Chief Justice Anthony Smellie began his instructions to the jury on Tuesday afternoon in the trial of Raymond Frank Creed on four charges of money laundering.
The charges were serious, he pointed out, because without money laundering, the person who commits a crime may not be able to benefit from it.
The alleged offences are said to have occurred between August 1998 and April 1999.
The essential elements of each charge are that a man named Ken Taves committed criminal conduct by defrauding 900,000 credit card holders in the US; that conduct generated proceeds of which some $25 million made its way to Cayman; that Raymond Creed became involved in an arrangement that facilitated Taves’ control of some of the property that was the proceeds of criminal conduct or that Creed did an act to conceal or disguise some of the property.
The crucial mental element is whether the defendant knew or suspected that the property was the proceeds of criminal conduct.
The Chief Justice reminded jurors that it was always their responsibility to judge the evidence and decide the facts of the case, which they have been hearing since the trial started on 20 March.
They were not bound to accept the arguments of either Solicitor General Cheryll Richards, who conducted the prosecution, or Attorney Delroy Murray, who with Attorney Steve McField conducted the defence.
The Chief Justice also told the jurors that, if he expressed views on the evidence as he summed it up, they should not adopt his views if they did not agree.
Jurors should use their own common sense and experience of the world in evaluating which evidence was reliable and which was not, he indicated. But he warned them not to speculate on things for which there was no evidence.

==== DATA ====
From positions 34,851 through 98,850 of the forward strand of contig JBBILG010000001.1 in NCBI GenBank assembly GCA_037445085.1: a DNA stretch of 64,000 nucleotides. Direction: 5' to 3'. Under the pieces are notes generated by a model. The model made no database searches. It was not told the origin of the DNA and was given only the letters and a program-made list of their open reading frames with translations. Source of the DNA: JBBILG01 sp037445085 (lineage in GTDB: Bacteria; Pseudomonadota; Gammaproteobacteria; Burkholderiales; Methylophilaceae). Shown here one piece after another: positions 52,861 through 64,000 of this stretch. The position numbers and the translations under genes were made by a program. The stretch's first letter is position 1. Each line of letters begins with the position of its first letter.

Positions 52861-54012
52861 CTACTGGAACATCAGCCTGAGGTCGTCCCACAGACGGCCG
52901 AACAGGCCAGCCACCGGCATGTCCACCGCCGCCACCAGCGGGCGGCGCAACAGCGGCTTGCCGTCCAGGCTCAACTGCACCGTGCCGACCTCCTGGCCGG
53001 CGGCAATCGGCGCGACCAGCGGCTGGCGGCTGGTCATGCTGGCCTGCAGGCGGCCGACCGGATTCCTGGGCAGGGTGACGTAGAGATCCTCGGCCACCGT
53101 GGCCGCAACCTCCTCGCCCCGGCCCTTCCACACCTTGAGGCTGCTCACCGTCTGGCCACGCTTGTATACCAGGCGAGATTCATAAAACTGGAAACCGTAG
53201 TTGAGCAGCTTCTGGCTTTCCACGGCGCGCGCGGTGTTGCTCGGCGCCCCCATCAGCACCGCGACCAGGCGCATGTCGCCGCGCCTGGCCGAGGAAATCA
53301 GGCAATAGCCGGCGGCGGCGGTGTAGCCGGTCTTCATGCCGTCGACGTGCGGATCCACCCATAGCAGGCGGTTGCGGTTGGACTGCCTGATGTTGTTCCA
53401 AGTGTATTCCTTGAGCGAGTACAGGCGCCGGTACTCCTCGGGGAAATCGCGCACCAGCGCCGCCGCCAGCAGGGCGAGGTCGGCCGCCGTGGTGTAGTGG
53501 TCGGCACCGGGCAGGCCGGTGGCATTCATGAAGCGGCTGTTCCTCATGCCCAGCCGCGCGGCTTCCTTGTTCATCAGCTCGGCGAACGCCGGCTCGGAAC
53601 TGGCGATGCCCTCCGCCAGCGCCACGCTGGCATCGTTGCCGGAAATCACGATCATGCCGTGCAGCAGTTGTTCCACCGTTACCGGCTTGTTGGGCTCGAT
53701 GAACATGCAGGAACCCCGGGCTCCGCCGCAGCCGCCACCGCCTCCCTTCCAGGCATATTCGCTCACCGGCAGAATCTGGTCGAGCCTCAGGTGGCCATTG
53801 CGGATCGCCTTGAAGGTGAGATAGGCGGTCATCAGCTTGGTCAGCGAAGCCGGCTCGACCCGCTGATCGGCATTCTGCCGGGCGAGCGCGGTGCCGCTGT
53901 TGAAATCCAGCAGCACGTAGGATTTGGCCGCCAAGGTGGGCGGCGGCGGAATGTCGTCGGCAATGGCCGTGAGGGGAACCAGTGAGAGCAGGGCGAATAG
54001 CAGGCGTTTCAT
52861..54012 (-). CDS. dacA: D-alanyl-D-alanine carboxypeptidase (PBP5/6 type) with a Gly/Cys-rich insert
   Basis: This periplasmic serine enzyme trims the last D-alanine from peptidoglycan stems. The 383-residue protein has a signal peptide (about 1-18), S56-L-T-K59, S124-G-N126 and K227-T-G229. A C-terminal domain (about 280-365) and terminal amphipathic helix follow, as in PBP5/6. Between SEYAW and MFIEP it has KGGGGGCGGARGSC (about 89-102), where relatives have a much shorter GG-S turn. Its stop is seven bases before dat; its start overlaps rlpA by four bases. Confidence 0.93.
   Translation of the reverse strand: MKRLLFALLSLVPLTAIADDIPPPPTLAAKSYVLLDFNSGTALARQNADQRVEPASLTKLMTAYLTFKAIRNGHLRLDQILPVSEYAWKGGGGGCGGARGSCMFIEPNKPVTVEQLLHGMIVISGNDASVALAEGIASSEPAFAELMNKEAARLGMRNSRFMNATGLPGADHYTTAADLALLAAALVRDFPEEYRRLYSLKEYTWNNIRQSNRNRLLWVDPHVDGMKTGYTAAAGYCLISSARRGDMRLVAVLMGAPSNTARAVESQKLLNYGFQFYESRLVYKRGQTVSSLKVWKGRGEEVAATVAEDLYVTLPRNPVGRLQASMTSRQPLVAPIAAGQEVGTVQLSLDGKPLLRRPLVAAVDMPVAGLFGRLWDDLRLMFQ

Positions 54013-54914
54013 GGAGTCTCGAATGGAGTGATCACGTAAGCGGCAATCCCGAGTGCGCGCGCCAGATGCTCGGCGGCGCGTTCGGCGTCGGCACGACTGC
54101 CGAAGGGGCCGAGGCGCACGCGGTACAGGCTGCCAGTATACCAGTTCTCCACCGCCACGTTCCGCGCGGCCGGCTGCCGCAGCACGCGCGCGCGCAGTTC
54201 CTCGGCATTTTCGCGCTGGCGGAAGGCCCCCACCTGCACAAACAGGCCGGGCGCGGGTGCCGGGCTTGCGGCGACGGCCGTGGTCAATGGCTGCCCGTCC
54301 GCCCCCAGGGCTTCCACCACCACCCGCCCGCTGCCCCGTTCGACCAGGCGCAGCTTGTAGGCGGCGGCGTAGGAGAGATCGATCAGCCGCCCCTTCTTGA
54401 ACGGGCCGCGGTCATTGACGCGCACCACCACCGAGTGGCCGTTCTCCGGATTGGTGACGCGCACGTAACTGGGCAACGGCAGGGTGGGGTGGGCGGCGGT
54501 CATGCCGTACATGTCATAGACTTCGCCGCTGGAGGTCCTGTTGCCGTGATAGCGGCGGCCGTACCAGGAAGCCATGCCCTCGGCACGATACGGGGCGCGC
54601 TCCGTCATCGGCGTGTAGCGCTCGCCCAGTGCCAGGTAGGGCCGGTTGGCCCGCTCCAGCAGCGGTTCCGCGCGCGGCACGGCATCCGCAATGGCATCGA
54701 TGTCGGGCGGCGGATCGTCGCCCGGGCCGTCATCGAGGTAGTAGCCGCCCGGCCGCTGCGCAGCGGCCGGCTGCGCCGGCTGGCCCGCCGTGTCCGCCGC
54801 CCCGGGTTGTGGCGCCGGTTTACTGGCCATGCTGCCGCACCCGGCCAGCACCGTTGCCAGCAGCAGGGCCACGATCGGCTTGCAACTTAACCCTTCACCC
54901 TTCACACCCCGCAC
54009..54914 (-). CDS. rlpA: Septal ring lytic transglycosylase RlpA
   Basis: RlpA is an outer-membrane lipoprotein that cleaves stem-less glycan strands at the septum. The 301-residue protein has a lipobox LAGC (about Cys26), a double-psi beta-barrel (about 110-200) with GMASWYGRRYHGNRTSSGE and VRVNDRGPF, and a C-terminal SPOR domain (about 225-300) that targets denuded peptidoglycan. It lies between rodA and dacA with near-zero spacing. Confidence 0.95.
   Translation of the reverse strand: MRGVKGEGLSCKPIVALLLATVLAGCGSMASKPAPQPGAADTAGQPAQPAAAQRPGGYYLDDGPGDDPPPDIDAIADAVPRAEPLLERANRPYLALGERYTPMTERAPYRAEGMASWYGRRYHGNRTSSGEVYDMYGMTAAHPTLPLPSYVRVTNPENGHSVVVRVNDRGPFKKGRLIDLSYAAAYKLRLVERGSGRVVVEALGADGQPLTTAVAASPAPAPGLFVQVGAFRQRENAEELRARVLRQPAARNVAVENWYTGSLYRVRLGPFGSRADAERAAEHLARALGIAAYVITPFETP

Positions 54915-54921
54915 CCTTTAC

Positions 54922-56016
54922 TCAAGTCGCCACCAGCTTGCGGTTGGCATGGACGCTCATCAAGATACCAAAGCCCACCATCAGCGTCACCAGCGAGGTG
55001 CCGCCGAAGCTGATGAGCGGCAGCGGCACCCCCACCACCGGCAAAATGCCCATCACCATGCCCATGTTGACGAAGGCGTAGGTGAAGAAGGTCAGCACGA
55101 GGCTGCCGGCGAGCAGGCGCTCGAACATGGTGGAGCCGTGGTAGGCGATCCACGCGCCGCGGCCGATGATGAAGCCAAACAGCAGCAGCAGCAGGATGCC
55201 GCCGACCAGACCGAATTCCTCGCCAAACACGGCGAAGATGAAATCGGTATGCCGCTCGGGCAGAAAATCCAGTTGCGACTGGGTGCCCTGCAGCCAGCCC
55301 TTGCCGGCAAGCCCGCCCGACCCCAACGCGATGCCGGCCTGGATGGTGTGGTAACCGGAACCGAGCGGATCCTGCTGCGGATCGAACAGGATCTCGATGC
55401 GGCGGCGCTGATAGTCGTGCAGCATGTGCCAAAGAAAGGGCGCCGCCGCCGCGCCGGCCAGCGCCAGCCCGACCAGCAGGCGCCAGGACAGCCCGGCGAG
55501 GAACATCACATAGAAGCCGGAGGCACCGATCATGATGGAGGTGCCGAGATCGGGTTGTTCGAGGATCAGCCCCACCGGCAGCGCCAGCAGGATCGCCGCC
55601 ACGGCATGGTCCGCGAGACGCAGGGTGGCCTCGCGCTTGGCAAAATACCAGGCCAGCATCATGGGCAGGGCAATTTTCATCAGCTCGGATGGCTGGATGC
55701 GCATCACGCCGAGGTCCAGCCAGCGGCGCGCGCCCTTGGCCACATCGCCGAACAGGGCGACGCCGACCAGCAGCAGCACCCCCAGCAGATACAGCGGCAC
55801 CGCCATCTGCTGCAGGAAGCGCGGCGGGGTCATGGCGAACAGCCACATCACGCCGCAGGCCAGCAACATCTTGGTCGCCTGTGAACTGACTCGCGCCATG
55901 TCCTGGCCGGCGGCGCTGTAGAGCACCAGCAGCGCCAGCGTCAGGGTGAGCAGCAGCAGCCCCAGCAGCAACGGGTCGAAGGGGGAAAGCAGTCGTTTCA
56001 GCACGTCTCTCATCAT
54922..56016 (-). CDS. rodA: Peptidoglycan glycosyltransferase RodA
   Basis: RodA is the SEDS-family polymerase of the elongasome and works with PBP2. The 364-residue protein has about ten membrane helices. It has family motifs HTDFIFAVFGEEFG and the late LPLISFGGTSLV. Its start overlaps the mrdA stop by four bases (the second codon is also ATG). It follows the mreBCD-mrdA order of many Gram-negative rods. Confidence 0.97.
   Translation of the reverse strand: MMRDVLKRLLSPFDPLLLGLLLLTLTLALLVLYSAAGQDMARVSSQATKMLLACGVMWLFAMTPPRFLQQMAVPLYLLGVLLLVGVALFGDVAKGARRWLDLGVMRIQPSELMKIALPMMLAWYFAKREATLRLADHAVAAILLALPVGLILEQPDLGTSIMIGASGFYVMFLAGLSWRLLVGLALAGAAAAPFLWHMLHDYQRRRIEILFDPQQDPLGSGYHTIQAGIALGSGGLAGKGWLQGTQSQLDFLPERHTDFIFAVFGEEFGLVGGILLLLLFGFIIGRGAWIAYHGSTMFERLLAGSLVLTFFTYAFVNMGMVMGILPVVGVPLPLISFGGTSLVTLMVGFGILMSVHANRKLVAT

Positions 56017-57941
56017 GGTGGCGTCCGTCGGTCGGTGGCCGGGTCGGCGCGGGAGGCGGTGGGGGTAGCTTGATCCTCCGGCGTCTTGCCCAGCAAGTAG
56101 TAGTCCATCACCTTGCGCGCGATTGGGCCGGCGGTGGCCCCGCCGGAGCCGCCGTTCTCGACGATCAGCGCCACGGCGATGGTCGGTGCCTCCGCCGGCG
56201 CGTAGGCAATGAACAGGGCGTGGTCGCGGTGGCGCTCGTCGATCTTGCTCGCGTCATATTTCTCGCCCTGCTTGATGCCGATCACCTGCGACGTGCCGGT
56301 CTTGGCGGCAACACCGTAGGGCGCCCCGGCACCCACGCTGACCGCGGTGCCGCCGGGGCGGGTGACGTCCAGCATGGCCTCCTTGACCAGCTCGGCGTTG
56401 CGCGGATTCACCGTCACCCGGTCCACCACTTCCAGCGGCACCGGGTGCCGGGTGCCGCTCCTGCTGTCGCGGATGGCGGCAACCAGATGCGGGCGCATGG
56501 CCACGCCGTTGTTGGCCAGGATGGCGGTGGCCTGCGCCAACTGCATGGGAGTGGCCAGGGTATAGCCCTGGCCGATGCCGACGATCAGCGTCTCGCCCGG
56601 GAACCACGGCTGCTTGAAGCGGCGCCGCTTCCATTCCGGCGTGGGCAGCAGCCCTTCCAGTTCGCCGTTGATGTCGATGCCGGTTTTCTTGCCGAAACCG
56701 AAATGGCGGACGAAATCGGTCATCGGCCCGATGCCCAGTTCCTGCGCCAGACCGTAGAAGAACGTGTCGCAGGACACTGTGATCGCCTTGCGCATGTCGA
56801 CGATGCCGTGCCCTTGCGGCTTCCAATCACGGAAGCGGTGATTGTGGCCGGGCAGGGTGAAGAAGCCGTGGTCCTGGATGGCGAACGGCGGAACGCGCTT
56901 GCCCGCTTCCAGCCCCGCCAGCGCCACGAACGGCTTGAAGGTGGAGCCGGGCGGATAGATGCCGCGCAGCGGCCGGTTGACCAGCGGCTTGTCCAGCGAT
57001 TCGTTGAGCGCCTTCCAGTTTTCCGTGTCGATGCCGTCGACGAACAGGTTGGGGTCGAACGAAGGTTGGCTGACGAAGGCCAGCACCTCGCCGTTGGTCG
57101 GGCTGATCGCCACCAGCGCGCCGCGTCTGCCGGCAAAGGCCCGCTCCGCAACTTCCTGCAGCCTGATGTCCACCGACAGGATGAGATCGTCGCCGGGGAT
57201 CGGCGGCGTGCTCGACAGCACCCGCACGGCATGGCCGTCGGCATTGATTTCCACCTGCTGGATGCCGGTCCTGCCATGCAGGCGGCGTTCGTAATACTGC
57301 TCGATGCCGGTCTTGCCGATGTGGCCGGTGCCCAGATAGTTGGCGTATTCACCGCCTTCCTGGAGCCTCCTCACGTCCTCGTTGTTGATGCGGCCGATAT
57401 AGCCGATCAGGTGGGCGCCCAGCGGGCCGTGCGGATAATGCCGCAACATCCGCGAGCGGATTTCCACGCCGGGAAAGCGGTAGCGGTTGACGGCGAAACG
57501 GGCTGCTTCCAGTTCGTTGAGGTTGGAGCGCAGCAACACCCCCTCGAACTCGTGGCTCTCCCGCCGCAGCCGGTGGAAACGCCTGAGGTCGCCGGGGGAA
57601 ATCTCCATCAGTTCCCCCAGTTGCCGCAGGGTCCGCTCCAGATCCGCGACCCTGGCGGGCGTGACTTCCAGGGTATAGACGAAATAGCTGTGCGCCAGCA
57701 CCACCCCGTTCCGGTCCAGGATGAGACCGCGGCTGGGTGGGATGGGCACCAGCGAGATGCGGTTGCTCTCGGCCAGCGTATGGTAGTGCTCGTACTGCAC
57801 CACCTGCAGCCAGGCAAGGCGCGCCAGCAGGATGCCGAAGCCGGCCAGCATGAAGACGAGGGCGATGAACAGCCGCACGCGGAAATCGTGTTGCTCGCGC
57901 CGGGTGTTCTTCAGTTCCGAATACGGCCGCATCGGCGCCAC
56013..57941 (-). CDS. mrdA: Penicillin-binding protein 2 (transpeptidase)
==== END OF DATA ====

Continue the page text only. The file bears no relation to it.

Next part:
Another warning concerned the evidence of an expert witness in the field of document examination. This witness had given his opinion that certain questioned signatures had been written by the defendant.
It would be quite wrong for the jurors themselves to try to compare the handwriting or do any tests on their own because they were not trained. But it was up to the jurors to say if they accepted the expert’s findings or not.
One question the jury has to decide is whether the acquisition by Creed of property in California was a genuine transaction or whether it was an arrangement to allow Taves to retain control.
The Chief Justice instructed the jurors to bear in mind that Creed has not been charged with any criminal offence in California. The property in question there was given to the receivers in charge of liquidating Taves’ assets so that credit card holders could be reimbursed.
But that was no basis on which jurors could conclude that Creed had acted fraudulently. One reason is that it was civil action, in which proof is not to the same standard as in a criminal action. They were to look at the transaction, not at the outcome.
Instructions to the jury and summary of evidence were expected to continue on Wednesday and perhaps on Thursday. The Chief Justice said jurors should not feel rushed and the matter would take as long as it takes. It might continue into next week, if necessary.